Shares of General Motors (NYSE: GM) showed a little life last Friday after news that the automaker was discussing options regarding its self-driving business Cruise Automation. Let’s dig into the details and better understand how and why GM might go down this road.
From the get-go, General Motors’ $1 billion deal for Cruise Automation was unique. It was unique in the sense that it avoided fully integrating the company and rather opted to let Cruise Automation continue running as a start-up responsible for its own business. While most acquisitions are fully integrated, this was a brilliant move by a legacy Detroit automaker knowing it needed roots in Silicon Valley but also had to let the company blossom on its own.
Friday’s rumor that GM is reviewing options for listing Cruise Automation is confirmation that its acquisition has done incredibly well. So well, in fact, that last month SoftBank agreed to invest $2.25 billion in GM Cruise, a 19.6% stake in the subsidiary, valuing the unit at $11.5 billion. That’s quite an increase in valuation in only a short time from GM’s 2016 acquisition.
What are common options?
One option for GM would be to spin-off the company. Typically, the parent company does this because the value of one part of the company would be worth more separated rather than remaining with the whole. In this case, that’s likely true as Cruise Automation shares would probably trade at a much higher price multiple than the core, capital-intensive GM, which currently has a forward price-to-earnings ratio of less than 7, per Morningstar consensus estimates. We saw a similar move when Fiat Chrysler Automobiles spun-off Ferrari. Ferrari now trades at a price-to-earnings ratio of 42 while the remaining FCA core business trades at 7.5 times earnings.
But, in my opinion, GM would be insane to spin-off Cruise Automation. That would mean getting rid of what should develop into a massive asset for profits. And it would reverse all the progress it’s done to build a tech story with Wall Street, as it’s tried desperately in recent years to convince investors it’s more than just a vehicle manufacturer.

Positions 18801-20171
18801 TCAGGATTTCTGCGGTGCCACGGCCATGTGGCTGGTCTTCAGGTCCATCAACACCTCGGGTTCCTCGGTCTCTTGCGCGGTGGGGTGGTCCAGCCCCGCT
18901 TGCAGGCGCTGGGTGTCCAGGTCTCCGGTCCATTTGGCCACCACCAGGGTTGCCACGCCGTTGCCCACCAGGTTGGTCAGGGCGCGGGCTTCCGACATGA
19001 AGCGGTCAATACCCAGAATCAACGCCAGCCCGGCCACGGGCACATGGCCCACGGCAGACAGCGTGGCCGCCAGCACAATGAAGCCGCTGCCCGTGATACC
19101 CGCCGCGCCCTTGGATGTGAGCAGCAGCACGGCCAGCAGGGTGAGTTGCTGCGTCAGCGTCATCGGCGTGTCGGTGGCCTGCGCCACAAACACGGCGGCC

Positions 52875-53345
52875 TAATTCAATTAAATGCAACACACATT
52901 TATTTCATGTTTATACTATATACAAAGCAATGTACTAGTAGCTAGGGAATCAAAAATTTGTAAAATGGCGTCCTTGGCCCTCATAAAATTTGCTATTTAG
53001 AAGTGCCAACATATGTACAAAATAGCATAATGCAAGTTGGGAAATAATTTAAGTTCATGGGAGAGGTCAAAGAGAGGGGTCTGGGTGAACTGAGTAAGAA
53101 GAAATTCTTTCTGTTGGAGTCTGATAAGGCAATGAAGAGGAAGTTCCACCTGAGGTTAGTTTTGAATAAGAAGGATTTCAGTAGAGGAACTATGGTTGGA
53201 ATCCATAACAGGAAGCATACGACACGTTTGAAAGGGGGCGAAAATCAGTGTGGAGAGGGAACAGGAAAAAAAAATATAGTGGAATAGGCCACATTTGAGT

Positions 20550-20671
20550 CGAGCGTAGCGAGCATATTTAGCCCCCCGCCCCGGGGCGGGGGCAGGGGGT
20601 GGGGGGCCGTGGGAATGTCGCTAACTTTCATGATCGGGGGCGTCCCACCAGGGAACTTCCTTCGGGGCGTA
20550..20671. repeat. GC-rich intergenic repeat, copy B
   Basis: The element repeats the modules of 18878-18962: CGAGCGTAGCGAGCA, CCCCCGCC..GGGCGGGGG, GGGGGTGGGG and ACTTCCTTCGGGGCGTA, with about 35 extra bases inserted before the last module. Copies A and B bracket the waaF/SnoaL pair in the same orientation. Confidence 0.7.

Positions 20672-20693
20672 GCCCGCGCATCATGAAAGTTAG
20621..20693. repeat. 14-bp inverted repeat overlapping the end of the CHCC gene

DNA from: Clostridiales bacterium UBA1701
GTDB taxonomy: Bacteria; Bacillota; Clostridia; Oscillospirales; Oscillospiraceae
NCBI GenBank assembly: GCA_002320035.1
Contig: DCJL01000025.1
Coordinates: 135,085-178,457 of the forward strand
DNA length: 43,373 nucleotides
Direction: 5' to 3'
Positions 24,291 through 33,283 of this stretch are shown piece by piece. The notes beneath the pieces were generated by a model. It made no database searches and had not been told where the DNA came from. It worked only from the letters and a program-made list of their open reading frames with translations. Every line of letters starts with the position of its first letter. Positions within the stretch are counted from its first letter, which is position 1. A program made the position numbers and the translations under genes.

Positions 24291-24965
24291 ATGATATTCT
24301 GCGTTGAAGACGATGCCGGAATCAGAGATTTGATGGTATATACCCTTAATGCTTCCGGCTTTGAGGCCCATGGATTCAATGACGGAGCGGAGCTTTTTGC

It’s more likely that GM is considering, at least in the short term, offering a small percentage of its self-driving unit with the intention to hold enough remaining equity to keep control, giving the self-driving unit a greater ability to attract key tech talent by dangling a potential IPO — investors often overlook how in demand driverless vehicle tech talent is. If GM is to compete in the world of driverless vehicles, it has to compete with tech giants like Waymo, the self-driving subsidiary of Google-parent Alphabet, for talent.
What to expect?
Don’t expect anything from GM, at least not yet. GM will most likely decide what to do with Cruise Automation when the business is much more developed, especially considering that GM Cruise is ramping up to unveil an app-based ride-hailing service in 2019. If that service ends up being highly successful, the value of its self-driving business could soar. What we know for sure is that SoftBank’s investment in Cruise, and the discussion GM is having about potential options for Cruise Automation, means it has taken a huge step in driverless tech credibility and a step toward convincing Wall Street it’s no longer only a vehicle manufacturer.
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Suzanne Frey, an executive at Alphabet, is a member of The Motley Fool’s board of directors. Daniel Miller owns shares of General Motors. The Motley Fool owns shares of and recommends Alphabet (A shares). The Motley Fool has a disclosure policy.